Said to be the unofficial drink of West Texas, Ranch Water is a light and bubbly highball that swirls together tequila, lime juice, and (insist diehard fans) Topo Chico mineral water from Mexico — though other sparkling water may be used.
Rum and tonic
This tropical alternative to Gin and Tonic is a blend of white run, Fever-Tree Indian tonic water (ideally), and lemon bitters. Some recipes call for two types of white rum and sugar.
The Salty Dog is a variation of the 1930s-era Greyhound, a popular highball of gin or vodka and grapefruit juice. The Salty Dog gets its name by adding a rim of salt around the glass to counter the tartness of the grapefruit juice.
Sangria is basically a wine punch, which makes it perfect for outdoor brunches. Stir red wine (Spanish Rioja is recommended), brandy, orange juice, and sugar with a generous helping of apple, lemon, and orange slices into a punch bowl filled with ice. Sangria can also be made with white wine.
The Screwdriver is a simple combination of vodka and orange juice dating back to the 1940s. Where and how it was invented are a bit murky, but one legend has it was favored by American oil workers in the Persian Gulf who mixed the drink with a screwdriver when a spoon couldn’t be found.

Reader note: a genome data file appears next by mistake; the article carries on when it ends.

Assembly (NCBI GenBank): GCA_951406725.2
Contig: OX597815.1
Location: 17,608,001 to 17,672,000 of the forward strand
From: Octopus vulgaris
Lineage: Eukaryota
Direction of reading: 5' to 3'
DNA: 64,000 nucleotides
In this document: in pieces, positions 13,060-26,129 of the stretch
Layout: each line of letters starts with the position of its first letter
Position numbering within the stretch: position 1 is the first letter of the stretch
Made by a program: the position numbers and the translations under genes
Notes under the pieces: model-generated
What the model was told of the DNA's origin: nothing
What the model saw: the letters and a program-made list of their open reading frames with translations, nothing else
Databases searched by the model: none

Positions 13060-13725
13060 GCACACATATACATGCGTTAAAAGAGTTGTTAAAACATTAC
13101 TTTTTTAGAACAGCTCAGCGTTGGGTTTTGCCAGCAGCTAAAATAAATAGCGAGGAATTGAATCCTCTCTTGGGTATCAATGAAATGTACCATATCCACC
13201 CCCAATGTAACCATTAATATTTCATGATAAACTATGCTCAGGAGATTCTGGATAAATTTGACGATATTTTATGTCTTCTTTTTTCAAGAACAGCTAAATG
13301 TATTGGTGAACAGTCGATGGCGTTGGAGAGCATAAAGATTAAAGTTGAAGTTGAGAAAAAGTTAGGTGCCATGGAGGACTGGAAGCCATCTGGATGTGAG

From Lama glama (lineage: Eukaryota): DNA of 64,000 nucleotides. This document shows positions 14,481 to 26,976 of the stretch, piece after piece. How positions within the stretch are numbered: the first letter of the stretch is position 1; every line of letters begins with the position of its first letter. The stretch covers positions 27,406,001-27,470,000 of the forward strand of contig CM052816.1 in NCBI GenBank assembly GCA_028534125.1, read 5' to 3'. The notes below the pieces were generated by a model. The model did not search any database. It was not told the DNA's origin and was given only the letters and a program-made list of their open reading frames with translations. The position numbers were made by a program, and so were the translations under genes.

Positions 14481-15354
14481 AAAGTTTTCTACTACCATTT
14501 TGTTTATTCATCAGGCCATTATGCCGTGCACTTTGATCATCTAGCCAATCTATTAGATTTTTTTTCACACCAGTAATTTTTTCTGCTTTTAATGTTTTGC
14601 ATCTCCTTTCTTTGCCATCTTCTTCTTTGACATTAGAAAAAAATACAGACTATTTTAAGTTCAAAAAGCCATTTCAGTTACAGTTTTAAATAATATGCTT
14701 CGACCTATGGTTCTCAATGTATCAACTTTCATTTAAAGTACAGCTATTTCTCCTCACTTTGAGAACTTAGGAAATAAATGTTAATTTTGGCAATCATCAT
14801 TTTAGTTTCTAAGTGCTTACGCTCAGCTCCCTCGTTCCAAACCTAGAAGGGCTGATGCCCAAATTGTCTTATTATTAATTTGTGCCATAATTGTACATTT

Popularized in the 1980s, the Sea Breeze is another vodka-based summer cocktail. A cooling combination of vodka and cranberry and grapefruit juices, the Sea Breeze is garnished with a lime wheel.
To mimic the sky at sunrise, don’t mix the ingredients of a Tequila Sunrise. Rather, add tequila and orange juice to an ice-filled highball glass, top with grenadine and let it filter to the bottom to create layers of colors. Then garnish with an orange slice or a cherry.